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Form 1099-NEC: Replacing 1099-MISC Box 7

OnDemand Webinar (114 minutes)

Fully understand the new form 1099-NEC and the new requirements and inputs that go along with it.In July, 2019, the IRS issued a release draft of a new Form 1099 for use commencing in the 2020 tax year (i.e., in 2021), a Form 1099-NEC to replace the Form 1099-MISC, Box 7 and Box 9 for reporting direct sales of $5,000 or more. This new Form 1099-NEC is being implemented in response to problems created by the PATH Act of 2015, when the due date for Form 1099-MISC, Box 7 items were moved to January 31, as compared to other 1099 items, which remained due March 31. In this topic, we will focus on the new Form 1099-NEC, and how to fill it out properly, as well as focus on issues specific to nonemployee compensation that were previously the focus of Box 7 of the Form 1099-MISC. Learn what reconfiguration may be needed of your accounting systems, and ensure that you identify vendors that will now require the two different forms (for e.g., rents and lawn maintenance) and what training and communication will be needed to prevent confusion once the new forms are due to be issued by January 31, 2021. By this date issuers of Form 1099-MISC will need to issue a new Form 1099-NEC that will replace IRS Form 1099-MISC (Box 7) specific to the reporting of nonemployee compensation. The IRS has issued two separate forms, a Form 1099-MISC and a Form 1099-NEC, to allow for the due date of the Form 1099-NEC (January 31) to stand separate from the due date for the Form 1099-MISC (March 31). Issuers need to plan now on how to reconfigure their accounting systems, train and communicate with vendors, using best practices. Those best practices need to include Form W-9 preparation, and addressing backup withholding, and how to avoid penalties. There are hot spots that also need to be addressed, such as how to distinguish employee compensation from nonemployee compensation, addressing Section 530 issues, and spotting when fraudulent forms 1099 are issued implicating Section 7434 claims.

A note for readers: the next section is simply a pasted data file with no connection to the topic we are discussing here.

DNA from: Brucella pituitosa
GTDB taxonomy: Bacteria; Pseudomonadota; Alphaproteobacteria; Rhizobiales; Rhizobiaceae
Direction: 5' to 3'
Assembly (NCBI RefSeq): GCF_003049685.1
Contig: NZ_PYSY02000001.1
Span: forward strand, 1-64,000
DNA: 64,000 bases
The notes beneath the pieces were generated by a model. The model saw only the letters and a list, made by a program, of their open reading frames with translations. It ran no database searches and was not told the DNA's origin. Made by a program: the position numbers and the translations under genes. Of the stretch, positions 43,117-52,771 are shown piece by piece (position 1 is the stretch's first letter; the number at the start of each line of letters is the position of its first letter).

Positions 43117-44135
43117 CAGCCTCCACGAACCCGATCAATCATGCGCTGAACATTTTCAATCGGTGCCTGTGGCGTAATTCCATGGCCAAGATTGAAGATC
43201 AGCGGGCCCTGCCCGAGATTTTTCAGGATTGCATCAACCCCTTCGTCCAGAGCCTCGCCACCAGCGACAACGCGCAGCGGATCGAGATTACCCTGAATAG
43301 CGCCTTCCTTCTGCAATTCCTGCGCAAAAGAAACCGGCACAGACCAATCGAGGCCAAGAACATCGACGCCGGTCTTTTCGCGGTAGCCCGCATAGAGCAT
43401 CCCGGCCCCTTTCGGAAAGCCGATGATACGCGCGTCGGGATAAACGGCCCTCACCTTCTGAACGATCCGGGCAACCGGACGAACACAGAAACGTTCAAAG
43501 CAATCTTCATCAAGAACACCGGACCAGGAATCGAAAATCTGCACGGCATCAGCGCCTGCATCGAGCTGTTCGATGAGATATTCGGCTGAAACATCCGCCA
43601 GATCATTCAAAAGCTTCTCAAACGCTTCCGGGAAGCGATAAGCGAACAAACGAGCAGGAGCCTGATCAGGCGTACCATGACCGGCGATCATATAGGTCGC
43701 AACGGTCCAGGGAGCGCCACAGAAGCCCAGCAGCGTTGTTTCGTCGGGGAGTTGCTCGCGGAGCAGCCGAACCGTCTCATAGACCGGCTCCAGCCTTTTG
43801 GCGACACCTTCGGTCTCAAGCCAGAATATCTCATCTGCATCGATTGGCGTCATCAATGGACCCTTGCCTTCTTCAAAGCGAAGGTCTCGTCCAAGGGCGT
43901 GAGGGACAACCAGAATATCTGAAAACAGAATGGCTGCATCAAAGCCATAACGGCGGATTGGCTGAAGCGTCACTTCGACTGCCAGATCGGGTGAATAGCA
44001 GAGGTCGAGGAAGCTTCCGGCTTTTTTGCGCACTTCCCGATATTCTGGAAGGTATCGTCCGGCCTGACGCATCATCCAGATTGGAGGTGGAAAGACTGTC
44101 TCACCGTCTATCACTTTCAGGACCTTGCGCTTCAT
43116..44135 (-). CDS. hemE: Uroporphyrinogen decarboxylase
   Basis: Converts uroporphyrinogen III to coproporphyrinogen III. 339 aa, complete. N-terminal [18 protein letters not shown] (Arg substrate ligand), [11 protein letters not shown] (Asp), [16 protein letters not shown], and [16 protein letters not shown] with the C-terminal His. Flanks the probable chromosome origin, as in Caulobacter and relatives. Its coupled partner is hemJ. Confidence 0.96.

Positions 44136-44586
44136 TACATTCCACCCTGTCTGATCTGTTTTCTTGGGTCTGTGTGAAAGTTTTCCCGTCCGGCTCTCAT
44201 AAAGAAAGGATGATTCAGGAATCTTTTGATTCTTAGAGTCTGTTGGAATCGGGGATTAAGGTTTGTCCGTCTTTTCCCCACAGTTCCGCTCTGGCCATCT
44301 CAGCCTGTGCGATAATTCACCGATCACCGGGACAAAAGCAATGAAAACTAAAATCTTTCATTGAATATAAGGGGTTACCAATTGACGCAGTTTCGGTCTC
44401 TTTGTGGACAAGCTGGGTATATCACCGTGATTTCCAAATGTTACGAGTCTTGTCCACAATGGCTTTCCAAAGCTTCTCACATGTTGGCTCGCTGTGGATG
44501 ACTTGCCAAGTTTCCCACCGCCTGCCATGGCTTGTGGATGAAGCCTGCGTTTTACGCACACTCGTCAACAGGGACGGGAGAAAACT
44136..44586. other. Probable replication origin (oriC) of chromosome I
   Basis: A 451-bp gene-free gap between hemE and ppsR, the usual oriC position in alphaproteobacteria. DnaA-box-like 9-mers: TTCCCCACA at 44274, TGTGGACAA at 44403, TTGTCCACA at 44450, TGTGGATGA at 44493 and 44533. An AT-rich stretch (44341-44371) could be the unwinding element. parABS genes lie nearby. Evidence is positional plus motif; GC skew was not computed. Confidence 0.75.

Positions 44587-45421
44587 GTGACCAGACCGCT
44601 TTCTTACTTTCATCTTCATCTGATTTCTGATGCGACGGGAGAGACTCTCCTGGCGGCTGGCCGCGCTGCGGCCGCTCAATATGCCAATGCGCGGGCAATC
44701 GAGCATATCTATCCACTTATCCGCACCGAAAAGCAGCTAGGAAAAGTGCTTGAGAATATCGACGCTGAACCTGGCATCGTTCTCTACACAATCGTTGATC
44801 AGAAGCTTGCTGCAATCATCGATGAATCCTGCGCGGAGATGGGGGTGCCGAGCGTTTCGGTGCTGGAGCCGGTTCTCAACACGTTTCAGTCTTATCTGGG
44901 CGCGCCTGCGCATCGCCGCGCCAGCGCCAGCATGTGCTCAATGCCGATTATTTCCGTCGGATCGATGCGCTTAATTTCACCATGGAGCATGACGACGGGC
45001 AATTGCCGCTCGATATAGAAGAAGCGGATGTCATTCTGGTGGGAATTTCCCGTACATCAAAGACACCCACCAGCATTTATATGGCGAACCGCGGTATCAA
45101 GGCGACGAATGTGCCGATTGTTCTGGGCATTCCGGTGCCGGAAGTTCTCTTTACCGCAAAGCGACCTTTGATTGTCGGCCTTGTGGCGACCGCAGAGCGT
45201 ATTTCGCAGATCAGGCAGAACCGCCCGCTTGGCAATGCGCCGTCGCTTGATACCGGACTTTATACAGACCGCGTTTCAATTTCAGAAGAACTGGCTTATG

Authors

T. Scott Tufts, Esq., CPLS, P.A.

Agenda

IRS Brings Back IRS Form 1099-NEC

• Use of Form 1099-NEC Prior to 1983

• Use of Form 1099-MISC Box 7 From 1983 to 1999

• PATH Act (2015) and Creation of Different Due Dates for Form 1099-MISC

Understanding the New Form 1099-NEC and Required Inputs

• The Instructions to the New Form 1099-NEC

• Inputting the New Form 1099-NEC Information

• Best Practices - Reconfiguration, Training and Communication

Best Practices - The Form W-9 and Avoiding Backup Withholding

• Obtaining Proper NEC Information Using Form W-9

• Avoiding Backup Withholding Issues

• Penalties and Penalty Avoidance

Identifying the Hot Spots Pertaining to IRS Form 1099-NEC

• Issues Surrounding Employee vs. Nonemployee

• Issues Surrounding Section 530

• Section 7434 and the Fraudulent Form 1099-NEC

• Other Developments